N.Y. vs. L.A. Home Prices: What $4 Million Gets You in Each City

Courtesy of Hayes Davidson;Sotheby's International Reality

In New York, Michael  C.  Hall got 1,500  square  feet with two bedrooms and pool access; in L.A. Tony  Shalhoub’s house sits on 15,000  square  feet, with nine rooms, a pool and guest house.

A version of this story first appeared in the April 22 issue of The Hollywood Reporter magazine. To receive the magazine, click here to subscribe.

NEW YORK

Dexter's Michael C. Hall traded in his 5,617-qquare-foot Los Feliz Spanish Colonial (which he sold for $4.85 million in March) for a $4.2 million, 1,586-square-foot condo (above) in the newly built Greenwich Lane in the West Village. The move (and loss of 4,000 square feet) followed Hall's "hypnotic" turn onstage at New York Theatre Workshop, according to a THR review, in the David Bowie musical Lazarus. Hall's two-bedroom, two-bath came with a chef's kitchen, beamed ceilings, hardwood floors, a Thomas O'Brien of Aero Studios design pedigree and access to the building's indoor pool. Regardless of its charms, Hall already is renting out the space for $15,000 a month. Notes Corcoran's Susanne Columbia, who has worked with many Angelenos who have uprooted to New York: "Generally, buyers have to adjust to the price, size of the property — there's always some piece of big furniture to disassemble or part with — as well as the board process."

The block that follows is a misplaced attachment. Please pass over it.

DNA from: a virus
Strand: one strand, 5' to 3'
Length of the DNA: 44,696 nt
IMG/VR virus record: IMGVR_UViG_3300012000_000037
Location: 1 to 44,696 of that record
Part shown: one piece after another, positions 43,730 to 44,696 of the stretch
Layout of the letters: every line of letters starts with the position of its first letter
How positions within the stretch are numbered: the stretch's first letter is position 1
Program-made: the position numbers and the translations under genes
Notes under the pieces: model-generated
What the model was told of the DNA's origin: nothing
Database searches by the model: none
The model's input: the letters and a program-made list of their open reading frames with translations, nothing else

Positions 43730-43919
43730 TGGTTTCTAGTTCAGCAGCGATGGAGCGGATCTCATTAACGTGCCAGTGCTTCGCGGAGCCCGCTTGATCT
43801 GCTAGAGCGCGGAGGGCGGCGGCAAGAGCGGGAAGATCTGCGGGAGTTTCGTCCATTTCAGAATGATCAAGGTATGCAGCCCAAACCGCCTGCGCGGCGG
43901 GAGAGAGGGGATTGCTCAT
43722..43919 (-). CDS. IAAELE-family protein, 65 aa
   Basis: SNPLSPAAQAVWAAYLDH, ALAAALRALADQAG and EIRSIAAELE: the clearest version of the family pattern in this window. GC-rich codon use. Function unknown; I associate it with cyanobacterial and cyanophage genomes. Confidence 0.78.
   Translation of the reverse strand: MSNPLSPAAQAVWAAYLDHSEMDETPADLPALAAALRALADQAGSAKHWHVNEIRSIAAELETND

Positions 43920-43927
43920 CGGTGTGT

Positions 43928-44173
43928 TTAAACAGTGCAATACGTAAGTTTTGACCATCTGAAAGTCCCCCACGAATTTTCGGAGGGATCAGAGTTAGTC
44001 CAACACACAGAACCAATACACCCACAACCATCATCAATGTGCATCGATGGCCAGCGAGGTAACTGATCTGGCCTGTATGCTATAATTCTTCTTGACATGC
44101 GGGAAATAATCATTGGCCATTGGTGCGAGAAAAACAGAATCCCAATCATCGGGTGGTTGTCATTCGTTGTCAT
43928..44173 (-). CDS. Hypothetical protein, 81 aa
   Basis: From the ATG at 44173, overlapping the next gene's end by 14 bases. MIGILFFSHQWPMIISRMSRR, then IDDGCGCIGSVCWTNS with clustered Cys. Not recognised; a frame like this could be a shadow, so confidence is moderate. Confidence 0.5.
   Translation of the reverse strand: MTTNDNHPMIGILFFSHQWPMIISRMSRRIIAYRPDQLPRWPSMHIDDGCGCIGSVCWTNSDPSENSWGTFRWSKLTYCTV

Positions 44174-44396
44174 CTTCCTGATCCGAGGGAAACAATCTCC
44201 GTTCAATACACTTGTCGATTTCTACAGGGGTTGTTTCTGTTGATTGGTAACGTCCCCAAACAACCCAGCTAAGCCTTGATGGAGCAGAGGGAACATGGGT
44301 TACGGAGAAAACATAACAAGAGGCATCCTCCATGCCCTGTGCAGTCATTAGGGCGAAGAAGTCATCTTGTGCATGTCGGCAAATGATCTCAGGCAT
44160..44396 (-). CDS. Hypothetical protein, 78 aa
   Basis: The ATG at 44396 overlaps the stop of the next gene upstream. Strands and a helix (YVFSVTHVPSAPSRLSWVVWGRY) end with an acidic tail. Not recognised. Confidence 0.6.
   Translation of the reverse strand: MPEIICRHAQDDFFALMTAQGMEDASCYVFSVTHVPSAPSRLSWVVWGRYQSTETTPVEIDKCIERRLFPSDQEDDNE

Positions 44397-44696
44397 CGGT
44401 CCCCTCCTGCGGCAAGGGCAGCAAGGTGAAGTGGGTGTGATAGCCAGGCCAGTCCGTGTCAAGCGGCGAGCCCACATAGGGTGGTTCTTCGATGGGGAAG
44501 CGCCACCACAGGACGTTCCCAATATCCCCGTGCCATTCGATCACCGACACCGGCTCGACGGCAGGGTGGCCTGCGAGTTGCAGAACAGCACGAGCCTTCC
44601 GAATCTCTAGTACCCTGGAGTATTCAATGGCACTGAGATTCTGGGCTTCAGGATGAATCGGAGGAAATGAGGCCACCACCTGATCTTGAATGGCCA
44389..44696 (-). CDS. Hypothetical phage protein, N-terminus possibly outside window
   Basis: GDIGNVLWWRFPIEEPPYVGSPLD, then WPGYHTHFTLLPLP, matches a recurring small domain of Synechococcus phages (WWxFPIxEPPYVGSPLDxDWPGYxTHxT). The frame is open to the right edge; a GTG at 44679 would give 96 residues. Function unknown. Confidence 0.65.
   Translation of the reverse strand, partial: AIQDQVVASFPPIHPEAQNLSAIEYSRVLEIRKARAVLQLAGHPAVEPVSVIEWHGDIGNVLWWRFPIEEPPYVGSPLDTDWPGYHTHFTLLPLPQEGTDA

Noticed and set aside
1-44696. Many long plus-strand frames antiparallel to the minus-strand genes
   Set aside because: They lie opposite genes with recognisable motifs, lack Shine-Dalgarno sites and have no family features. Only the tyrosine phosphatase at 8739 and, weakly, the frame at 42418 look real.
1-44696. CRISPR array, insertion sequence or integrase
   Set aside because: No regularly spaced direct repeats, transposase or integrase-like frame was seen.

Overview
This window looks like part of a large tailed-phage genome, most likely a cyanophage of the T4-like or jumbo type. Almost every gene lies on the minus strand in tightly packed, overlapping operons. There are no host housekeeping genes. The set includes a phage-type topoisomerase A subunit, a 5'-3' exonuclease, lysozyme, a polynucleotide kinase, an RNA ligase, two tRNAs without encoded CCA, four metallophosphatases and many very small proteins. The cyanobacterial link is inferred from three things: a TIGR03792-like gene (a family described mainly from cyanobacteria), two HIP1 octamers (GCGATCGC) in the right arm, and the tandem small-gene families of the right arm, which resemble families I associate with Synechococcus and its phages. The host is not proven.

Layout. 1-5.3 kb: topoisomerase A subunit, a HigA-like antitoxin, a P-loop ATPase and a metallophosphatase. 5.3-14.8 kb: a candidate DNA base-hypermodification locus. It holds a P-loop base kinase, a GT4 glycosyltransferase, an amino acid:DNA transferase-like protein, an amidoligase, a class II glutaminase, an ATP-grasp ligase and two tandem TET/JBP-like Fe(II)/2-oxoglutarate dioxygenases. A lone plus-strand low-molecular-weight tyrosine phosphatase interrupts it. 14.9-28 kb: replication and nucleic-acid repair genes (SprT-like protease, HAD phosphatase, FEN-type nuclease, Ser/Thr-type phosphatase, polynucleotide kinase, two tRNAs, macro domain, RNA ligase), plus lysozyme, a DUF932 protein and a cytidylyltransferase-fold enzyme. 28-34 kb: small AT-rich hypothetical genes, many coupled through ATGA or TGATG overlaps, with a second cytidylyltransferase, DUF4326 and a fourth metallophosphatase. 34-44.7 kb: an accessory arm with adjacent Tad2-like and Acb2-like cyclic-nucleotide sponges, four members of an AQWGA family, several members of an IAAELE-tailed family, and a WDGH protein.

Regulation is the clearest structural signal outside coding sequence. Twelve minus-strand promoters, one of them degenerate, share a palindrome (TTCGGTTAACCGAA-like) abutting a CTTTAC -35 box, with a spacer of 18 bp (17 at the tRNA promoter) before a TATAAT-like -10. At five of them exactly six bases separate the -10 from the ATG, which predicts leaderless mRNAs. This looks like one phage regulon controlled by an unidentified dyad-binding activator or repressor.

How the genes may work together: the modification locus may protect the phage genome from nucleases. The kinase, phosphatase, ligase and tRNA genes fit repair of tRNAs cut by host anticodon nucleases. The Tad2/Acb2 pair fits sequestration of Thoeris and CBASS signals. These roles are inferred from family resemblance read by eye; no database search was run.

LOS ANGELES

For sale: Tony Shalhoub and his wife Brooke Adams' 4,400-square-foot, foursquare 1920 Mediterranean house on a 15,000-plus-square-foot lot in Hancock Park's family-oriented Windsor Square. The couple purchased the four-bedroom home with two terraces and guest house in 1994, and have raised two daughters, now 20-somethings, and thrown parties "every holiday and every weekend in the summer," says listing agent Boni Bryant of Sotheby's International. Coved ceilings hover above a grand living room that opens to a conservatory and out into the yard to the pool. "Prices have increased since last year. The inventory in every neighborhood is way down," says Bryant. "We're getting a 10-car pileup of people who want to buy. What you get for the money in Los Angeles is better than comparable price points in New York." Since The Hollywood Reporter's story, Sotheby's International lowered the asking price for Shalhoub's estate from $3.98 million to $3.69 million.  

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